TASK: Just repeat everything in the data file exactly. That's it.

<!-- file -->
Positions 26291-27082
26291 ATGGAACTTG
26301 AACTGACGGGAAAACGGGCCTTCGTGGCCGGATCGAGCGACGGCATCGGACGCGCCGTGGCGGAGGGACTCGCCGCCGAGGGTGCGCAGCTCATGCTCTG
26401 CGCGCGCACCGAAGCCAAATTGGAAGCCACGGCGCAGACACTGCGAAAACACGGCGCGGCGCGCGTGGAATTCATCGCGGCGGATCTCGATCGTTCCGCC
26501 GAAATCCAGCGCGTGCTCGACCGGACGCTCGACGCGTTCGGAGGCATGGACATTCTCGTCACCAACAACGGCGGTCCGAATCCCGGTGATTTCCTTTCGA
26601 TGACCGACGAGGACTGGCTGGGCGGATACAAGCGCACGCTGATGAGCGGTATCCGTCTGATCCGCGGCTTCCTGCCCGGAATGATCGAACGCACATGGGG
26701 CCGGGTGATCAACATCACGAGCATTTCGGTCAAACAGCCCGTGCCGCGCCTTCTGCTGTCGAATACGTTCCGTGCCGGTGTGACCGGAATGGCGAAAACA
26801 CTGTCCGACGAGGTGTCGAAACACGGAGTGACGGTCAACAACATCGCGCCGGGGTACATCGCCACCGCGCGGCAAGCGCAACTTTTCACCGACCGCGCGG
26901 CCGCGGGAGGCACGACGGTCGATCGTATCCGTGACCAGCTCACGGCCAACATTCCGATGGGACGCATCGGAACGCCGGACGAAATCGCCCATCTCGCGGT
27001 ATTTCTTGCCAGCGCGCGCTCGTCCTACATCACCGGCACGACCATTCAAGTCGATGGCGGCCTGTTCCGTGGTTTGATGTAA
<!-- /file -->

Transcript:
Positions 26291-27082
26291 ATGGAACTTG
26301 AACTGACGGGAAAACGGGCCTTCGTGGCCGGATCGAGCGACGGCATCGGACGCGCCGTGGCGGAGGGACTCGCCGCCGAGGGTGCGCAGCTCATGCTCTG
26401 CGCGCGCACCGAAGCCAAATTGGAAGCCACGGCGCAGACACTGCGAAAACACGGCGCGGCGCGCGTGGAATTCATCGCGGCGGATCTCGATCGTTCCGCC
26501 GAAATCCAGCGCGTGCTCGACCGGACGCTCGACGCGTTCGGAGGCATGGACATTCTCGTCACCAACAACGGCGGTCCGAATCCCGGTGATTTCCTTTCGA
26601 TGACCGACGAGGACTGGCTGGGCGGATACAAGCGCACGCTGATGAGCGGTATCCGTCTGATCCGCGGCTTCCTGCCCGGAATGATCGAACGCACATGGGG
26701 CCGGGTGATCAACATCACGAGCATTTCGGTCAAACAGCCCGTGCCGCGCCTTCTGCTGTCGAATACGTTCCGTGCCGGTGTGACCGGAATGGCGAAAACA
26801 CTGTCCGACGAGGTGTCGAAACACGGAGTGACGGTCAACAACATCGCGCCGGGGTACATCGCCACCGCGCGGCAAGCGCAACTTTTCACCGACCGCGCGG
26901 CCGCGGGAGGCACGACGGTCGATCGTATCCGTGACCAGCTCACGGCCAACATTCCGATGGGACGCATCGGAACGCCGGACGAAATCGCCCATCTCGCGGT
27001 ATTTCTTGCCAGCGCGCGCTCGTCCTACATCACCGGCACGACCATTCAAGTCGATGGCGGCCTGTTCCGTGGTTTGATGTAA